The dollar has strengthened 8.1 percent this year, the best performer among 10 developed-nation currencies tracked by Bloomberg Correlation-Weighted Indexes. The yen has tumbled 8.9 percent, while the euro has advanced 4.8 percent.

Trading in over-the-counter foreign-exchange options totaled $28 billion, compared with $18 billion yesterday and $33 billion on July 3, according to data reported by U.S. banks to the Depository Trust Clearing Corp. and tracked by Bloomberg. Volume in options on the dollar-yen exchange rate amounted to $5.9 billion, the largest share of trades at 21.2 percent. Euro-dollar options totaled $5.5 billion, or 19.7 percent.

U.S. financial markets were closed yesterday for the Independence Day holiday.

Below Average

Dollar-yen options trading was 38 percent below the average for the past five Fridays at a similar time in the day, according to Bloomberg analysis. Euro-dollar options trading was 93 percent above average.

U.S. payrolls rose by 195,000 workers for a second straight month, the Labor Department reported today in Washington. The median forecast in a Bloomberg survey projected a 165,000 gain after a previously reported 175,000 increase in May. The jobless rate stayed at 7.6 percent, almost a four-year low.

“Coming into today, our call for a December first-taper was already probably a little underwater, and after today’s report we are moving to a call for a first reduction in asset purchases at the September FOMC meeting,” Michael Feroli, chief U.S. economist at JPMorgan Chase & Co., wrote in a client note, referring to the policy-setting Federal Open Market Committee.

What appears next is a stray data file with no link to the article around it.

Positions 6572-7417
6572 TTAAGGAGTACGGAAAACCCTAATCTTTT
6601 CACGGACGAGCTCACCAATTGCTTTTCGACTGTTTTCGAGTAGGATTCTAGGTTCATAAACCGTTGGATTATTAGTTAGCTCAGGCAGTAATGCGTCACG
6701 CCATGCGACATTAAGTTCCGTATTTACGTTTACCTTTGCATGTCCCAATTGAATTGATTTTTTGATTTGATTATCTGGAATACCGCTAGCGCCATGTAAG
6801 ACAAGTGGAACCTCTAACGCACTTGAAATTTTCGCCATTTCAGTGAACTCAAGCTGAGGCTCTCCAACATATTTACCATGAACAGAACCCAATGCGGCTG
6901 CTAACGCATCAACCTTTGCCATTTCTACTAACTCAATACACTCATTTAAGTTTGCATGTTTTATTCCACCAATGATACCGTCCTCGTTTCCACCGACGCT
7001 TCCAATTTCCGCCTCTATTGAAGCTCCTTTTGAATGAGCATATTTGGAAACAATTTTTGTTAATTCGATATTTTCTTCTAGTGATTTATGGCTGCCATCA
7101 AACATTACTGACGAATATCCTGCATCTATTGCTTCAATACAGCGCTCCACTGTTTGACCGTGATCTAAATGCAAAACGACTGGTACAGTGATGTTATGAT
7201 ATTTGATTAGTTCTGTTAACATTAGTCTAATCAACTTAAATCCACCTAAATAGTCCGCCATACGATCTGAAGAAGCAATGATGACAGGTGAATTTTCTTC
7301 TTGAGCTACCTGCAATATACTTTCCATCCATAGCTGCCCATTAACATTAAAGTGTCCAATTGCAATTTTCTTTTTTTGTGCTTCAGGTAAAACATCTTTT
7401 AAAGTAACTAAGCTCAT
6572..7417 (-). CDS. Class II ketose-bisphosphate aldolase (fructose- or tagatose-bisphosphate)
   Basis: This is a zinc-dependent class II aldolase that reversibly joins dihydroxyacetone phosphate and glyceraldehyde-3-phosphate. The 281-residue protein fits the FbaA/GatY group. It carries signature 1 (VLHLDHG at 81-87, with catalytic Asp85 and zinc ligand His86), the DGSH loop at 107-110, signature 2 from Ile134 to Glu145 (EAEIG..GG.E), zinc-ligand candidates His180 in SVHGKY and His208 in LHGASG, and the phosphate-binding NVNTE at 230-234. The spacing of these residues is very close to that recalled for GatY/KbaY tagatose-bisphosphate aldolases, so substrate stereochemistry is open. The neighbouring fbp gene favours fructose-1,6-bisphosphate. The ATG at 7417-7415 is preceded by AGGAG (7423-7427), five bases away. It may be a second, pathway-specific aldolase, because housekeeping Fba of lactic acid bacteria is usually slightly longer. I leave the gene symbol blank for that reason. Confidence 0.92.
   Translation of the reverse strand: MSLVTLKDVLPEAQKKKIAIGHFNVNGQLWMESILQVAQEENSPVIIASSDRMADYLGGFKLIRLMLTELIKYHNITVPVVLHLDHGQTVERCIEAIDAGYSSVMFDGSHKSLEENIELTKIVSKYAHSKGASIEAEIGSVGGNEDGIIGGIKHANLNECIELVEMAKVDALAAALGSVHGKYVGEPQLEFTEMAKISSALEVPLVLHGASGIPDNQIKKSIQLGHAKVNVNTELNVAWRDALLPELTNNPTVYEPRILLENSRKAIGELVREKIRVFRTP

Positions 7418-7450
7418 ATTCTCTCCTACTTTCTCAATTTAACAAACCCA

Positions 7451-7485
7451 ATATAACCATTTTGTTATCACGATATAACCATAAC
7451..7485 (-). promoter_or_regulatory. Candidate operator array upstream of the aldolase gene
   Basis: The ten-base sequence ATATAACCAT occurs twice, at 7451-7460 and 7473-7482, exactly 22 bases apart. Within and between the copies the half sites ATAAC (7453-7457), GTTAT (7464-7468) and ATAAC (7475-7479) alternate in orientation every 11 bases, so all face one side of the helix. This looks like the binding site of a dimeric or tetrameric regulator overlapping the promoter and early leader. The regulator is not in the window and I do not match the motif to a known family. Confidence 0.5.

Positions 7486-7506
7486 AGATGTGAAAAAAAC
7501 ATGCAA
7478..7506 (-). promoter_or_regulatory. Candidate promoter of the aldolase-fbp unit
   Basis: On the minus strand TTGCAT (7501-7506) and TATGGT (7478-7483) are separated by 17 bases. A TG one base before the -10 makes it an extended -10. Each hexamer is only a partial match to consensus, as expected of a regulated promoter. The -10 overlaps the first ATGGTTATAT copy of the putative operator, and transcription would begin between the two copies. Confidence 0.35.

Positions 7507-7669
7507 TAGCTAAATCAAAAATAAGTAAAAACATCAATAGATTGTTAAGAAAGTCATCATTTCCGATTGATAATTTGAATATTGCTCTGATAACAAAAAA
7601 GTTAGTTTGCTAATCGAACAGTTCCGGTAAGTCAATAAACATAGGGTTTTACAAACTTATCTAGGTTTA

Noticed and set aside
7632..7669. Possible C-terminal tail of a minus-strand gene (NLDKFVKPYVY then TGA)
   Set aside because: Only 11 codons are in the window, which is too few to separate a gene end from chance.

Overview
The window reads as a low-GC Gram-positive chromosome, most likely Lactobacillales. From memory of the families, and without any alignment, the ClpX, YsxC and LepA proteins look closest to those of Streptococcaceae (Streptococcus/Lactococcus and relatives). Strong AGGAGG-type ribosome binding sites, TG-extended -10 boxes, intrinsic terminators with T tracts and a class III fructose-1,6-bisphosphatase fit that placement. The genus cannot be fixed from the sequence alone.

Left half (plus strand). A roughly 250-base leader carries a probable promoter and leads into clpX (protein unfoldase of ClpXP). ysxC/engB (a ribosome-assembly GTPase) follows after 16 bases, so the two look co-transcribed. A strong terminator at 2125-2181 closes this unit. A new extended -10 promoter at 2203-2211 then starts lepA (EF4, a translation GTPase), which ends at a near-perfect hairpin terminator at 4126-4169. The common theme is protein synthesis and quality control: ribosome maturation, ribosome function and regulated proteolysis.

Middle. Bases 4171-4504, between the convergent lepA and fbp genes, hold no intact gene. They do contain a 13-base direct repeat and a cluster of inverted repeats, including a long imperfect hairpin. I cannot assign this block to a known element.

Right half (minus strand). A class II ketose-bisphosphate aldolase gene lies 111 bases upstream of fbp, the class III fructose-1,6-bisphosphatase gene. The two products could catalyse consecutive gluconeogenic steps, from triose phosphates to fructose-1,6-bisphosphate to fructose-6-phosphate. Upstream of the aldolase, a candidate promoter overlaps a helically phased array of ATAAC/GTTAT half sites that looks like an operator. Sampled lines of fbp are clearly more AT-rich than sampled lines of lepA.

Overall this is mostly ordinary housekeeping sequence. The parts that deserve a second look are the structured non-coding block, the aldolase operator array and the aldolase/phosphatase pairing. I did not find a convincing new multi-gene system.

Fed Purchases

The Fed is buying $85 billion of Treasuries and mortgage bonds each month to put downward pressure on borrowing costs in the third round of its quantitative-easing stimulus program. It purchased $2.3 trillion of assets from 2008 to 2011 in the first two rounds. The purchases tend to debase the currency.

Bernanke said June 19 after an FOMC meeting the Fed may reduce the buying this year and end it in mid-2014 if growth meets policy makers’ estimates. Fed officials forecast expansion of as much as 2.6 percent this year and 3.5 percent in 2014. A plurality of economists in a June 19-20 Bloomberg survey said the central bank will slow purchases at its Sept. 17-18 meeting.

Policy makers have also kept the key interest-rate target at zero to 0.25 percent since 2008 to support the economy.

The probability of a rate increase of at least a quarter-percentage point by the Fed’s December 2014 meeting rose to 57 percent, from 39 percent on June 5, according to fed-funds futures data compiled by Bloomberg.

Bernanke said June 19 a rate increase is “far in the future.” The Fed has said it will keep the rate at almost zero as long as unemployment remains above 6.5 percent and the outlook for inflation doesn’t exceed 2.5 percent.

To contact the reporters on this story: Joseph Ciolli in New York at jciolli@bloomberg.net; Jeff Marshall in New York at jmarshall75@bloomberg.net

To contact the editor responsible for this story: Dave Liedtka at dliedtka@bloomberg.net